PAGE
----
I think we were able to break the cycle with our own children. They couldn't really avoid the subject because we were both on television and radio talking about it. We have also been fairly approachable about our own difficulties.

And at times we've been, I think, nicely outrageous, so when the kids were teenagers they could say do stop being embarrassing dad, do stop using those words. We were almost too liberal, there was almost a role reversal, particularly with our middle son. Making jokes got through some of the difficulties if we wanted to talk about wanking or whatever.

There was a real deficit when I set out on my romantic career. I don't think you could say the same of my children. All three - and their partners - have discussed their problems with relationships with us as grown-ups - and that has included sex."

Neil Davidson, 42, co-founded Working for Men, a training, research and consultancy organisation which produced the Family Planning Association's first major piece of research on sex education for boys in schools. He has one son, Christy, 6

At school it just wasn't on to admit that you didn't know about sex. Once, when somebody told a dirty joke, one of the boys in our group said something which gave away the fact that he didn't know the facts of life at 16. He went from being top dog to being crucified; we were merciless.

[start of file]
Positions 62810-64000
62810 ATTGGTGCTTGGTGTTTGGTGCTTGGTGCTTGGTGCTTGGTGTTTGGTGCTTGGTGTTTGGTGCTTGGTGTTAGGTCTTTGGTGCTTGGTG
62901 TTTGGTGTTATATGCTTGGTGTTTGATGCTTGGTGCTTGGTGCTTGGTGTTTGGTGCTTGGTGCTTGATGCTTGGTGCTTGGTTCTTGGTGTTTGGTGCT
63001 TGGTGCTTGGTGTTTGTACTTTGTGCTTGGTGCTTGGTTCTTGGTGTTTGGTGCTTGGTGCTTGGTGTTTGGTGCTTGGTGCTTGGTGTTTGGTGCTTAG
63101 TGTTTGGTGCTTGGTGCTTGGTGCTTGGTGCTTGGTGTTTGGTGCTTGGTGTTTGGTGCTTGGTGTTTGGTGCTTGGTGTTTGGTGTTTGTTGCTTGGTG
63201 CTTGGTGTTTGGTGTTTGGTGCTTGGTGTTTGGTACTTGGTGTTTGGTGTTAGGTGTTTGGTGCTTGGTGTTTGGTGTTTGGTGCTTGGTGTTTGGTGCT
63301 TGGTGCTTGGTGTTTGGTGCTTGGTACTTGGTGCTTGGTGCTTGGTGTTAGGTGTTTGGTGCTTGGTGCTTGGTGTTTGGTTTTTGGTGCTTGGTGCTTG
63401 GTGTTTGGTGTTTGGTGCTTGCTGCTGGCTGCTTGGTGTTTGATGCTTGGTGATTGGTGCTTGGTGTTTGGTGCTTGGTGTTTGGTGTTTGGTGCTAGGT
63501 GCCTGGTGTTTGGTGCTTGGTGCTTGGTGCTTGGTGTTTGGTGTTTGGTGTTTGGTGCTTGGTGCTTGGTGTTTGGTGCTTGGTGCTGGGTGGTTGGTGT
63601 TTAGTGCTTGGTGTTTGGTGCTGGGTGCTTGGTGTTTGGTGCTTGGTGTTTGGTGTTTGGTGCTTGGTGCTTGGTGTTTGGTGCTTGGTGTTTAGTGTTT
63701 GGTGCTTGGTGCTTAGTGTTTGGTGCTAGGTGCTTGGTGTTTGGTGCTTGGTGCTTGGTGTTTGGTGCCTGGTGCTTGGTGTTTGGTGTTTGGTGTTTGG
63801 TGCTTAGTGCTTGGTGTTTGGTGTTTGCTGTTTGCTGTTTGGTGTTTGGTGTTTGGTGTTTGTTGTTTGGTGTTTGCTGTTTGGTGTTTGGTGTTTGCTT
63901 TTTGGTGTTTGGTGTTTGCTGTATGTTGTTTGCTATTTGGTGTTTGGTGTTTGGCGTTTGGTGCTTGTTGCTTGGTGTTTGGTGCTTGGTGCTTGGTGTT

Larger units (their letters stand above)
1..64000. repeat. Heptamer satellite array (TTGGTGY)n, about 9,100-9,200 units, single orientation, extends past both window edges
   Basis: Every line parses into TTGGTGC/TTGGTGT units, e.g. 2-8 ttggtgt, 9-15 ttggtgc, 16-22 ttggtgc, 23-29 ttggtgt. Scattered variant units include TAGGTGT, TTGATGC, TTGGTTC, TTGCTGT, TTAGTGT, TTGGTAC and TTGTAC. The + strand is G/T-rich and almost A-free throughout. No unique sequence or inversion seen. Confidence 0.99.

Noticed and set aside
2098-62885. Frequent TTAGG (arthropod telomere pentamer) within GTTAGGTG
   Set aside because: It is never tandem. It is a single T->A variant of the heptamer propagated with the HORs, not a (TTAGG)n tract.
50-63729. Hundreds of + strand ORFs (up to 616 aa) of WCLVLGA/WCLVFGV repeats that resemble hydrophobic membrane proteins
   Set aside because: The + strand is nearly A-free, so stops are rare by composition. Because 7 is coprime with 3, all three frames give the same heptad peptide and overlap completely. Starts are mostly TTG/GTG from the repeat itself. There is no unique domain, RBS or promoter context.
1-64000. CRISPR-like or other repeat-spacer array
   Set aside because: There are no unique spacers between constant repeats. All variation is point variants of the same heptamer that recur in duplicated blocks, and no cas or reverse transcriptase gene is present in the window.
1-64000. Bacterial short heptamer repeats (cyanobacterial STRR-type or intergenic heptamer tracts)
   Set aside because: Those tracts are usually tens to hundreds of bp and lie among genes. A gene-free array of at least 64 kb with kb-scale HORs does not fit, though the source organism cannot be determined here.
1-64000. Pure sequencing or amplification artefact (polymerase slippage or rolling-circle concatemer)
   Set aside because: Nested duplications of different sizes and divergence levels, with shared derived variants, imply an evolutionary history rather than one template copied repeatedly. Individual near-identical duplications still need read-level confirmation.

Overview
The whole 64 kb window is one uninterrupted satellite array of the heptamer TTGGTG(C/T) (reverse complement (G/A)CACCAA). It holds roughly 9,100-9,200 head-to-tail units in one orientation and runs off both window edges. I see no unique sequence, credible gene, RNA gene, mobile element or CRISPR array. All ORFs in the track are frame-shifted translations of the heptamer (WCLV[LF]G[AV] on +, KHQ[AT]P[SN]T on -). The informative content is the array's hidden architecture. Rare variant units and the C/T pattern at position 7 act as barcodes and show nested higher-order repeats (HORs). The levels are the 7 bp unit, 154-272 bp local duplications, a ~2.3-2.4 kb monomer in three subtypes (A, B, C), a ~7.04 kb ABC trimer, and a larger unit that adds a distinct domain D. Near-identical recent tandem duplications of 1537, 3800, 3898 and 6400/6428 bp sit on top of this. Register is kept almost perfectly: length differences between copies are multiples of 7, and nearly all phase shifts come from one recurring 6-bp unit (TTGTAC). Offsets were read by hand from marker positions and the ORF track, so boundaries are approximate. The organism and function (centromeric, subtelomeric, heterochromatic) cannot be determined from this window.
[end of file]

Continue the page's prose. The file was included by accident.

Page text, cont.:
From the age of about 12, I felt very anxious about sex and wanted to know more. It wasn't just information - looking back I needed to talk to somebody without being judged or put down, to be able to say `I'm really scared, I just don't know what's going on. Everybody else has been doing it and I'm not and I don't know if I'm normal' - all those kind of things.

But there was no talking to adults. I wouldn't have wanted to talk to my parents because our relationship wouldn't have allowed it. My dad came into my room one evening when I was 16 and gave me a book saying, `You might like to read this'. He never mentioned it again.

It affected me enormously, not talking about sex, how it felt, my fears and doubts. I want to do things differently with my own son, both specifically with sex education and generally in the way I treat him. Every now and again he asks a question and we have a discussion that lasts about 10 seconds, and if he's not interested we'll stop.

Occasionally I might get a bit embarrassed and laugh or giggle - but he hasn't asked that many questions yet, and he doesn't do much of that giggling about bums and willies.

So far I haven't been fazed by it. But I could be if he asked about me or any relationship I might be having. If I was put in that situation I would say, I'll answer that tomorrow when I feel more relaxed about it, and make sure I didn't let it slip. The last thing he needs is for me to react in a way that would frighten him or put him off asking.

Comments